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Pembroke day care surrenders child care license following inquiry

  • The empty sign frame of Small Steps Learning Center is seen outside the building of the now-closed child care center in Pembroke on Tuesday, July 17, 2018. (ELIZABETH FRANTZ / Monitor staff) ELIZABETH FRANTZ—Monitor staff



Monitor staff
Thursday, July 19, 2018

A Pembroke day care has surrendered its license to operate a child care center following a state investigation in late January.

Susan Sennett, the owner of Small Steps Learning Center, gave up her license after a Department of Health and Human Services investigation found a series of violations “jeopardizing the health, safety or welfare of children,” according to department documents.

In February, the department ordered the care center to close and sought to revoke Sennett’s license as well as deny the renewal of a license for five years, according to a letter from the Office of Legal and Regulatory Services at DHHS to Sennett dated Feb. 8.

On July 3, Sennett voluntarily surrendered her license and agreed to a five-year ban from child care businesses without admitting to the allegations.

Sennett declined to comment and directed all questions to her attorney, Roy Tilsley.

“They shut her down quickly, and we began the appeal process against the allegations that were made,” Tilsley said. He declined to comment on specific allegations mentioned in the DHHS investigation.

Small Steps Learning Center was cited for failing to report instances of suspected child abuse and for allowing a 17-year-old staff member to use corporal punishment on children, including swearing at infants and shaking and yelling at toddlers for having toilet accidents or not using their manners.

Pembroke police Chief Dwayne Gilman said this is “still an open case” and no formal charges have been filed. Gilman said his department is still gathering information and will consult with the Merrimack County attorney’s office if charges are brought.

The report is no long available on the state’s licensing website, as the business is no longer open, but the Monitor received a copy from DHHS.

Many of the allegations center around a woman identified as “Staff E,” who was 17 at the time and “had a history of drug abuse when she was hired,” according to the report.

“Staff E used corporal punishment on children when she shook or roughly handled them,” according to three other staff members, the report states.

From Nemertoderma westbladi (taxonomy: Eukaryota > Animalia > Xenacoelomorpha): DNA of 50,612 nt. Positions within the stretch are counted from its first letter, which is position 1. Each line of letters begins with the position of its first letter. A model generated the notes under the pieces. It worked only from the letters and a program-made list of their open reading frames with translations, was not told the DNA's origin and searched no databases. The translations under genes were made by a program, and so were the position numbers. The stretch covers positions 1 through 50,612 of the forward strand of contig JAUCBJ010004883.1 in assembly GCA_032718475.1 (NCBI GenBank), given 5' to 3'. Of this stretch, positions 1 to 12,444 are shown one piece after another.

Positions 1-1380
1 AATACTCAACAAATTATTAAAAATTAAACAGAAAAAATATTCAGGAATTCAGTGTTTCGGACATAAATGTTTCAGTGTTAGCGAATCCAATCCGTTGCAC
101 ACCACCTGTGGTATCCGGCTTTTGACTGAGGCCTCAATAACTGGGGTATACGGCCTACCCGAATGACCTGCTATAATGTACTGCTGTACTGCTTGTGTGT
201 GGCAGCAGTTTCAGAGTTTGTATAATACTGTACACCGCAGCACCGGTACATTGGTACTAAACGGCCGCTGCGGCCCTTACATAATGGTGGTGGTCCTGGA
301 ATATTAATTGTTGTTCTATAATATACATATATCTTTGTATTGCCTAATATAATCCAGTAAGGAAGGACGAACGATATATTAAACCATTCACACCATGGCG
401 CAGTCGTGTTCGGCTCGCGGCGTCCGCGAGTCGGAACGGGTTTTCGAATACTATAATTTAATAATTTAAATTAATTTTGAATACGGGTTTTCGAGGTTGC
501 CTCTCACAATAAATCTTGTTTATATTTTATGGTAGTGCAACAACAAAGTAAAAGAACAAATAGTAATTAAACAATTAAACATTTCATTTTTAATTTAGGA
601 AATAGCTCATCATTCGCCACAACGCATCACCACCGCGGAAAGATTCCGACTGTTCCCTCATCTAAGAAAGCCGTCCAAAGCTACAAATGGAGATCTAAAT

One staff member observed Staff E become frustrated when a 2-year-old asked for help opening a snack after being told to be quiet during snack time. Staff E “Immediately got up from her chair, grabbed her by the arm and swung her into the chair, hard. The child was bawling her eyes out and ‘freaking out,’ ” according to the report.

Other incidents included Staff E yelling or swearing at infants, talking down to toddlers, shaming with unnecessary or excessive time-outs, and not allowing children to use the bathroom when they asked.

Sennett was accused of telling staff members not to report instances of suspected child abuse without going through her first.

Child care center staff members and school teachers are mandatory reporters to the Division for Children, Youth and Families if they suspect a child is being abused at home. A couple incidents were reported by different staff members involving young children who showed signs of abuse such as burn marks, bruises, black eyes and behavior indicative of abuse.

A staff member listed in the report as “Staff K” stated she had called DCYF without consulting Sennett, who was “livid that I called DCYF without telling her first. She told me I was destroying the family and that the child was just needy and attention seeking.”

Other statements showed how Sennett would tell them, “DCYF wouldn’t do anything for them anyway,” and, “You will ruin families.” She also reportedly told the whole staff at a meeting, “The next time you think about ruining someone’s life with DCYF, if I say not to call, don’t call,” according to DHHS.

The center was also cited for mishandling of lifesaving medicine for children with allergies and failing to comply with an order from the fire inspector barring children under 18 months from being in the upstairs rooms.

Additionally, some staff members reported being undertrained or otherwise not properly vetted to work with children after knowingly failing to complete background checks and fingerprint submissions.

Some former staff members stated the cruel and unusual punishments and practices ignored by the owner drove them to find jobs elsewhere, which led to high staff turnover at the center.

(Jacob Dawson can be reached at 272-6414 ext. 8325, jdawson@cmonitor.com or on Twitter @jaked156.)